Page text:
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At my previous job I wrote a small paper draft, which was funded by a non-profit foundation. In this draft I solved a small but existing scientific problem. So I elaborated this to make it close to a complete publication.

I put also the coworker who acquired the funds for the research as second coauthor, although his sole contributions to the publication were minor error corrections. He is also a full-time professor in a similar field and was excited about my findings. He said that there are a few points missing to make a full publication and we should work on this as soon as he will have time.

This was more than one and half year ago. Afterwards, I wrote him three times that we should continue on this and if he doesn't have time, then he should write me what is missing and I will finish the publication. He postponed the work always by half a year. My last email I sent him a couple months ago, he didn't answer at all.

I'm still interested in publishing the research even on myself. Hence, I would like to know how to proceed best in this situation.

  • Can I continue on myself and try to publish with his name on it?
  • Can I remove his name since he did not contribute anything beside small corrections (should be possible to verify afterwards on svn repository)
  • Third option, is it possible to just write a small article on my personal blog where I present the findings with new text and new code.
  • It is also possible to extend my idea to a more general case and use the special case just as an example. How can I proceed on this?
  • The last option would be to ask the last time with a fixed deadline. But I think he set it two times by postponing by half a year?
  • something else?

Thanks in advance

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Not only you can remove his name, but you should remove it, if his contribution is limited to minor error correction. You can instead thank him profusely in the acknowledgements. And send the draft to him before submission, saying you will submit within a few days.

Your third option of a blog post is also good, if you do not care too much about your publication statistics.

Excerpt from Cambridge University's guidelines on authorship:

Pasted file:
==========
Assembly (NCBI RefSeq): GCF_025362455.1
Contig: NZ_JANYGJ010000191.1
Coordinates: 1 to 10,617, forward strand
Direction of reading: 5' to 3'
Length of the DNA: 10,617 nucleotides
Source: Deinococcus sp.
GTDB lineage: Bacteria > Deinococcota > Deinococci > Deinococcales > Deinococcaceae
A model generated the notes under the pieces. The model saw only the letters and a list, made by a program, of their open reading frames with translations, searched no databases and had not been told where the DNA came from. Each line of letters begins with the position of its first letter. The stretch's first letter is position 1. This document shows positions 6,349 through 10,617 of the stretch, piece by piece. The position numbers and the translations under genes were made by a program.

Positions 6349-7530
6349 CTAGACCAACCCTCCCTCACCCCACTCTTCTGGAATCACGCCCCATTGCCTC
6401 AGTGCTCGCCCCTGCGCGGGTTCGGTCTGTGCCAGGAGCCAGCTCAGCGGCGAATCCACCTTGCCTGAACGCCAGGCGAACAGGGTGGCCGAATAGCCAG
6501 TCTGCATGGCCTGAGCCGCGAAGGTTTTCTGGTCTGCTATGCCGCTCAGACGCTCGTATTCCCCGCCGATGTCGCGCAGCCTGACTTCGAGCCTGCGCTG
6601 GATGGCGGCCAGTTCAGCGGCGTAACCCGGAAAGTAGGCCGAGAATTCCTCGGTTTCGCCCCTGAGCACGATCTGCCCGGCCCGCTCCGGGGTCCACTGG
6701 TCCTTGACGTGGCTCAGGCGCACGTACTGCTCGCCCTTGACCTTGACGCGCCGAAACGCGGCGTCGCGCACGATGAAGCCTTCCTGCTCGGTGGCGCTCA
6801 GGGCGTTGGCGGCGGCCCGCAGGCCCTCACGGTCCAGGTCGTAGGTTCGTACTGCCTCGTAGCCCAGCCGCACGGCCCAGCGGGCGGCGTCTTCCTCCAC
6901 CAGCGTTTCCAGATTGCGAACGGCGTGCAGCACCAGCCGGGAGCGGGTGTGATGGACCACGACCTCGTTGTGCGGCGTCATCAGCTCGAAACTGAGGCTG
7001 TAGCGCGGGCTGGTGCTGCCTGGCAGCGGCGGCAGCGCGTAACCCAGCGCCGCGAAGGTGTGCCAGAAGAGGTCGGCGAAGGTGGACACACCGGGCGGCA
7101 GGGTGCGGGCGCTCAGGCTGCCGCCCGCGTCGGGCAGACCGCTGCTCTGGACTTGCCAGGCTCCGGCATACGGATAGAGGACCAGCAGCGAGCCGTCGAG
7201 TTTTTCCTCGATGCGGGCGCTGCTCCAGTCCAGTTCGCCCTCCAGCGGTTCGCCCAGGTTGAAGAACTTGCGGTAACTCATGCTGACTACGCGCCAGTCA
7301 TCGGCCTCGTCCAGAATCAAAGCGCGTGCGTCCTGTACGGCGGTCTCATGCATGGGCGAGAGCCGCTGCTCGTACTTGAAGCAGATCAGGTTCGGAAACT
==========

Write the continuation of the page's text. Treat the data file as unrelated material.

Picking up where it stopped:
Normally, an author is an individual judged to have made a substantial intellectual or practical contribution to a publication and who agrees to be accountable for that contribution. This would normally include anyone who has:

  • made a significant contribution to the conception or design of the project or the acquisition, analysis, or interpretation of data for the work; AND/OR
  • drafted the work or reviewed/revised it critically for important intellectual content.

This is general guidance only and may not apply to all disciplines or journals which may set different standards.

Anyone listed as an author on a paper should approve the final version of the paper and accept responsibility for ensuring that he or she is familiar with its contents and can identify his or her contribution to it.

Individuals who contributed to the work, but whose contributions were not of sufficient magnitude to be listed as authors should be properly acknowledged, usually in an acknowledgements section.

  • Moving an "author" to "acknowledgements" could be scientific misconduct (depending on situation). Similarly, some journals require that people consent to being named in "acknowledgements". – tsttst May 24 '18 at 0:29
  • In this particular case, according to the description of that person's contribution, making him an author in the first place would be misconduct. – Sylvain Ribault May 24 '18 at 20:58
  • Depending on the field, contributing funds qualifies for authorship. – tsttst May 24 '18 at 22:42
  • Whether you have him as an author or not depends on your field, I think, but I very much agree with @SylvainRibault that you should finish the article, send it to your co-author and say you plan to submit in x weeks. – Designerpot May 25 '18 at 8:26
  • @tsttst : I have added an excerpt from guildelines on autorship. If contributing funds qualifies, why not have administrators or politicians as coauthors? This sounds like a perversion, although it may be quite common in some fields. – Sylvain Ribault May 25 '18 at 8:59

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